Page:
by Mike Masnick
Wed, Jun 25th 2008 9:20pm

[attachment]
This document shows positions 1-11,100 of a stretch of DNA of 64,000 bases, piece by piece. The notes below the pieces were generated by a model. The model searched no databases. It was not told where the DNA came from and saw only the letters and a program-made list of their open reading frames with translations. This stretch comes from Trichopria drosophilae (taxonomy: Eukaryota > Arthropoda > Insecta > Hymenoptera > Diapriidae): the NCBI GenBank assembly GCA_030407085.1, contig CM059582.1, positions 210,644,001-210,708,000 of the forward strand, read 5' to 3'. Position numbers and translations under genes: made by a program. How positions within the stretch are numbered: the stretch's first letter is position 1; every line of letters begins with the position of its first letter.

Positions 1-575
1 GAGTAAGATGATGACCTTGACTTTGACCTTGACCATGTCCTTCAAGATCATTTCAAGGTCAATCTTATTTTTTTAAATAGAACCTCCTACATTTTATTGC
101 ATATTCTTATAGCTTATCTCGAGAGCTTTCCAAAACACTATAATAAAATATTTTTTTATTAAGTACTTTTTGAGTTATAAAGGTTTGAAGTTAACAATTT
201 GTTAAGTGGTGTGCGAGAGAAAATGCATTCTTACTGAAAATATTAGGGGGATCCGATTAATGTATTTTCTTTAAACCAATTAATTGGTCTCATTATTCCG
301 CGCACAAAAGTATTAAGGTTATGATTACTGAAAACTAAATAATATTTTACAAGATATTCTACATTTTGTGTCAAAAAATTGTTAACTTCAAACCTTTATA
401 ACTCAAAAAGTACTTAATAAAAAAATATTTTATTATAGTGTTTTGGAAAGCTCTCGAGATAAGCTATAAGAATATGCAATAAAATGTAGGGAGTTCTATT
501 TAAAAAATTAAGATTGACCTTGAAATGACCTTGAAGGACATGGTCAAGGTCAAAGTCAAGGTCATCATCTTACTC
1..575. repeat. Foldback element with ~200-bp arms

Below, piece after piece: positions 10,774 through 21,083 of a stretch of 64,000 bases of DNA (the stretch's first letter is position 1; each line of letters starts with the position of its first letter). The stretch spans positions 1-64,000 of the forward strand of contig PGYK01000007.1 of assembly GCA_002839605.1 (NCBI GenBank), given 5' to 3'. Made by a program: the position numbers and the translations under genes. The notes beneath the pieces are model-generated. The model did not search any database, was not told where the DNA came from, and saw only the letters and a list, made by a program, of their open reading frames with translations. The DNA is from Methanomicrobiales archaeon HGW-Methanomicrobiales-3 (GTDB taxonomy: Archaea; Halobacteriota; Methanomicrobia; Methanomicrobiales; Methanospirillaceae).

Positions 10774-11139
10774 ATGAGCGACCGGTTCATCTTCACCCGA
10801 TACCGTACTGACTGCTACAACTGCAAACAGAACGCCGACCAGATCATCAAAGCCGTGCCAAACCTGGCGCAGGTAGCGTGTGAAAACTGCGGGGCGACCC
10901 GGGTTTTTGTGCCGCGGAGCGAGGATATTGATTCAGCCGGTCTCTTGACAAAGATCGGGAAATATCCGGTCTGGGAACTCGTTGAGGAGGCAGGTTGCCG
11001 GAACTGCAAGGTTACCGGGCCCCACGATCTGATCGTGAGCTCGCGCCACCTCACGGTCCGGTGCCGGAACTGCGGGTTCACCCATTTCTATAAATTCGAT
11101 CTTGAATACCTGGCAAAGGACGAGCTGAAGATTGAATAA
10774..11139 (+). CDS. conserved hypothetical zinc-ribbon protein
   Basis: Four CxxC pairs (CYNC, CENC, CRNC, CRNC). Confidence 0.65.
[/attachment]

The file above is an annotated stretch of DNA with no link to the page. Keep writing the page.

Apparently Chrysler is looking to turn your car into a rolling WiFi hotspot, allowing you to connect to the internet both for the sake of accessing information, but also for providing it (such as traffic info). Of course, automakers have talked about internet access in cars before, but it hasn't gone very far -- so unless you brought your own EVDO card, you weren't doing much. But is there really a strong demand for such things? As some analysts note, it seems like the automakers may be "leapfrogging the market," when they should be focused on making cars work better with the gadgets we already have. This is a problem that has come up before. Automakers love to build new technology into their cars in order to control the experience, but that's not what consumers want. Having an MP3 player is nice, but it's easier if you can just use your iPod. Having a built in GPS system is cool, but the new Garmin has a lot more features. Working with consumer electronics devices that people buy seems like it may be a lot more sensible than trying to recreate the wheel. And, then, of course putting WiFi connectivity in cars may eventually lead to xkcd-style scenarios:
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